Bernie Baars' appeal to our everyday conscious experience (and without a single reference to "folk psychology"!) was a welcome breath of fresh air, and an indication of the need for a multi-disciplinary approach to philosophical conundrums. I was reminded of David Hodgson's Tucson presentation when he challenged "philosophical elites" to address directly some of the practical consequences of their abstract theory making. But there are a number of points that I would like to address.
The piece was written for the JCS "hard problem" special, but I'm not sure whether the emphasis on psychological problems like "empathy" (in the context of Nagel's What it is like to be a bat?) is a fair description of Dave Chalmers' position. It seems to me that the "hard problem" has (strangely enough) nothing to do with psychology and everything to do with physics or metaphysics (how does experience [of any kind] arise in a physical universe?)
But it does seem to me quite right for a psychologist to point out that the dichotemy between the hard and easy problems of cognition doesn't really fit with the data (this point has also been made by Jonathan Lowe and David Hodgson in their HP commentaries). I also found Baars' equation of subjectivity with the notion of the "observing self" to be in line with our everyday experience (which, unlike most commentators, I would not wish to deny). But does Baars' concept of the self work?
He points out that there are a number of "self systems", such as the sensorimotor homunculus, the emotional self, the motivational self, the social self-system, the appetitive self [etc.], and concludes that the self-system is a "framework", or a "stable context" or a "pattern recognizer":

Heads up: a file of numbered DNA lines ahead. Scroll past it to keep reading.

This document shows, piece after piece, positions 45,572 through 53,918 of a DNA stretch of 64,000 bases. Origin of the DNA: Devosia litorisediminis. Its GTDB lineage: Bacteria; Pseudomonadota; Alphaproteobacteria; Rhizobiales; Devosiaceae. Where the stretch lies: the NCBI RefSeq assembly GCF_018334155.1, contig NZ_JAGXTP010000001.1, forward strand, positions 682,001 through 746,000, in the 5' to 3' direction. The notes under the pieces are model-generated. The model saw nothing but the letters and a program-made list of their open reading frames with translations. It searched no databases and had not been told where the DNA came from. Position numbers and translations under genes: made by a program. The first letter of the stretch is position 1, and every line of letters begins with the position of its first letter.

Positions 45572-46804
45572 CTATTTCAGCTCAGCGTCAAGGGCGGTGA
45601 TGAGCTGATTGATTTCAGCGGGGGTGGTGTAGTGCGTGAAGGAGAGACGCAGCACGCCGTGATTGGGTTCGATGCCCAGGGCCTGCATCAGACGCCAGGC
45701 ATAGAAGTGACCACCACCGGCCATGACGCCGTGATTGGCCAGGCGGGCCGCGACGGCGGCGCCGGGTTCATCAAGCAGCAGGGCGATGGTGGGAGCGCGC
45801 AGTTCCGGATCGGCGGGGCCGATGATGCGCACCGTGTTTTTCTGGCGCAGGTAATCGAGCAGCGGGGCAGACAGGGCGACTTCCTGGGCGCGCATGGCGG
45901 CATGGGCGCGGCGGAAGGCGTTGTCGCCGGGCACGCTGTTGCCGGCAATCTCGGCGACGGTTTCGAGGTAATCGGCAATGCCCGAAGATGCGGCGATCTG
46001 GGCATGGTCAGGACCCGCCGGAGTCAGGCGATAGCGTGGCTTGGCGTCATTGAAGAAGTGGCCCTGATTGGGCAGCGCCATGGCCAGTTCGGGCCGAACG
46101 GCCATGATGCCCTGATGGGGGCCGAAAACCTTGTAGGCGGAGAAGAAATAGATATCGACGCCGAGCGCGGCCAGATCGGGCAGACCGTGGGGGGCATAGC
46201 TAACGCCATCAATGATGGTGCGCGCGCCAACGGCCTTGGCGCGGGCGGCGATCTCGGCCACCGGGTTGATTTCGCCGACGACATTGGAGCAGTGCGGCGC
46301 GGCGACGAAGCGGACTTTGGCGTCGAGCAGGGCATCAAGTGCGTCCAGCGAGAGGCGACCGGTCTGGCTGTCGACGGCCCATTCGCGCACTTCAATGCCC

Many brain systems "observe" the output of another, and we now know a great deal about pattern recognizers in the brain. There seems to be plentiful brain and psychological evidence regarding self-systems.
So the emphasis is very much on a plurality of self-systems. Now all this makes good analytic sense, but our experience is (almost always) of a single self -- "me", not "we" -- albeit with different (social, motivational, emotional etc.) aspects. So we are back with Schroedinger's problem of the one and the many.
I'm also unclear as to how the sort of multiple self-systems that Baars proposes gets round Ryle's "infinite regress" argument. Just who, ultimately, is doing the observing? I don't think Ryle's ghost has been quite laid to rest yet (in fact he seemed pretty much alive and kicking at Tucson in the reincarnate shape of the Policeman of Woodstock).
And finally, a la Chalmers, why should any of these pattern recognizers and other homunculi give rise to conscious experience?